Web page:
John Perkins’ The Confessions of an Economic Hit Man provides a chilling account of supposedly real-life cloak and dagger escapades involving private
Perkins insinuates that these men were murdered so that despots friendly to US businesses could be inserted: Noriega in
Perkin’s scenario follows the money to Republican administration officials, namely George Schultz, Henry Kissinger, Casper Weinberger, Richard Cheney, George H. W. Bush, among others specifically named in the book that were closely allied or employed by US companies such as Carlyle, Bechtel and Halliburton from the 1970’s to the present. Perkins may be inaccurate, but that’s what he says. In each instance, Perkins clearly alleges a cause-and-effect relationship between the extortion and/or murder of a third-world leader, and the profitability of one of those, or another, US companies. Without making any specific accusations, I’ll add that those same companies are currently enjoying record profits supplying war materiel and re-building supplies as a direct consequence of dubious policies set forth by the current presidential administration. Coincidence? Perhaps.
When I read books such as John Perkins’ I do see correlations with Perkins’ vignettes and the foreign policy as orchestrated by George W. Bush’s administration. Not one of us can know if Perkins’ account is truthful or merely self-serving hyperbole, but if we assume his memoir can be taken as face value, then we can see a likely correlation with current Republican administration officials who have very close links to both the “corporatocracy” and our foreign policy. One could even take the baby step to see that perhaps our foreign policy has been “fixed around” the interests of the military-industrial complex which is linked to Bush officials.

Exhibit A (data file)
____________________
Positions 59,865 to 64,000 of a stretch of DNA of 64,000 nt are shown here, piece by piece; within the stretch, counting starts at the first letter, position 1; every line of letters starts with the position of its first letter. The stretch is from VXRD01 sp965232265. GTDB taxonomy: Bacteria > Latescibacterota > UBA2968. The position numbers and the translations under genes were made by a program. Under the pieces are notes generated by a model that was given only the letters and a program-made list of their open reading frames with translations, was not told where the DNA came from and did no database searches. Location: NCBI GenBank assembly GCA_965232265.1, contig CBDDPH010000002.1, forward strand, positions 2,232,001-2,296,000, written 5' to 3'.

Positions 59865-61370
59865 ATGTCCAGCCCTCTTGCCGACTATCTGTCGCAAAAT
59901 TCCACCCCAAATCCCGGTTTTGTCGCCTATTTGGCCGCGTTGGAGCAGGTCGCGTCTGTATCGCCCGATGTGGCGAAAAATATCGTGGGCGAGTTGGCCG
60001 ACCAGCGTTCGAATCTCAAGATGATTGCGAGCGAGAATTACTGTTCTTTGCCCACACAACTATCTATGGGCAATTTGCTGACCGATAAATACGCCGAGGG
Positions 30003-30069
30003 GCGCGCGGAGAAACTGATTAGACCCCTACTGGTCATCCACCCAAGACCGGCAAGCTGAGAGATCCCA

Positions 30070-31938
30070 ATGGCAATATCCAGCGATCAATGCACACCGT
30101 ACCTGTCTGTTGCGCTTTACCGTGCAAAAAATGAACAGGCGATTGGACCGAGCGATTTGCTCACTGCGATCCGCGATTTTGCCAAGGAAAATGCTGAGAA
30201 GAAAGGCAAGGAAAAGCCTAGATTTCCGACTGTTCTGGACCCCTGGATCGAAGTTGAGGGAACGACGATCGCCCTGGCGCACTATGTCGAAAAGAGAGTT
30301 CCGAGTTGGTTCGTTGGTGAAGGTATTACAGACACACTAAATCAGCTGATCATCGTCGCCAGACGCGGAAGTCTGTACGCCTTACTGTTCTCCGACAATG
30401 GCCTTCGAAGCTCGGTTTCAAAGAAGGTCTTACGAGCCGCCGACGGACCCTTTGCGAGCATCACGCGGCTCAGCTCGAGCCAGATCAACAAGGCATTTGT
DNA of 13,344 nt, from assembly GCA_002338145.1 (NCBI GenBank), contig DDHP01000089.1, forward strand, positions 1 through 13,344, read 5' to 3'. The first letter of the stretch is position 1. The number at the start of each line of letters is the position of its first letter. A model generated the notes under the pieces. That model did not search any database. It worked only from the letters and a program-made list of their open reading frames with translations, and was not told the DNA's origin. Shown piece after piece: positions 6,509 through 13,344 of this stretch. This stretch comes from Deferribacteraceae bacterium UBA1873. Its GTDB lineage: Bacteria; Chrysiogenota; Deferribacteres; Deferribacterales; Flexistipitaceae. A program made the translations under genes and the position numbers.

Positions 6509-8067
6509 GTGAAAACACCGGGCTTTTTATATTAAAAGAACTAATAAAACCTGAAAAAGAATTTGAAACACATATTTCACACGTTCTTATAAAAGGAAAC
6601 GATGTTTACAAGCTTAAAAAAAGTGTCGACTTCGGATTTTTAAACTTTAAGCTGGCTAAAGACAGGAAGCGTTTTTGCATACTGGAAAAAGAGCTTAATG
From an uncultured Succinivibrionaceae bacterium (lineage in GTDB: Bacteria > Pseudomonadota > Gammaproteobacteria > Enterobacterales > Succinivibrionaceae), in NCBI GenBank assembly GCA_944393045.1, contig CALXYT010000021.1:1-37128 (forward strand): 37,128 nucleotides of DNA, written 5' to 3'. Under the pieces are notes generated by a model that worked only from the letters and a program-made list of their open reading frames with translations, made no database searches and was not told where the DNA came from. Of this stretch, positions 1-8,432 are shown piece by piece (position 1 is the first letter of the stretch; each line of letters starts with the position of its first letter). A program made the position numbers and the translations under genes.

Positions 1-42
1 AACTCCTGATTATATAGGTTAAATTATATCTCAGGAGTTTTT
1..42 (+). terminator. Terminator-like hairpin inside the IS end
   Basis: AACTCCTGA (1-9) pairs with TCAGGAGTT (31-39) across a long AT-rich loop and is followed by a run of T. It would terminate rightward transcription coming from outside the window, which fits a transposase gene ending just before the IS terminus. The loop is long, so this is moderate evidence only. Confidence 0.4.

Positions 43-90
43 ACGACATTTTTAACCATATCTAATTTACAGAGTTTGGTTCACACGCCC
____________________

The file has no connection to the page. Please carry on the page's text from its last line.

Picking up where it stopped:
One friend of mine has made the grand leap to assume that “all Presidents, even Clinton, but probably not Carter” have engaged in similar activity. This is a corollary to the Starr Principle: If somebody has done something wrong, then Bill Clinton must have done it, too. I respectfully disagree, and further find his logic of accusing one Democrat but not the other an example of speculation in its purest form. I maintain that the onus is not on anyone to prove
So, let’s review our discussion. Perkins makes accusations and names specific people that he claims have conspired to overthrow sovereign nations for personal financial gain. These same people are either currently serving in Bush’s administration, have close ties to current government officials or have financial relationships with US companies doing business with our government. I know of no similarly close ties in the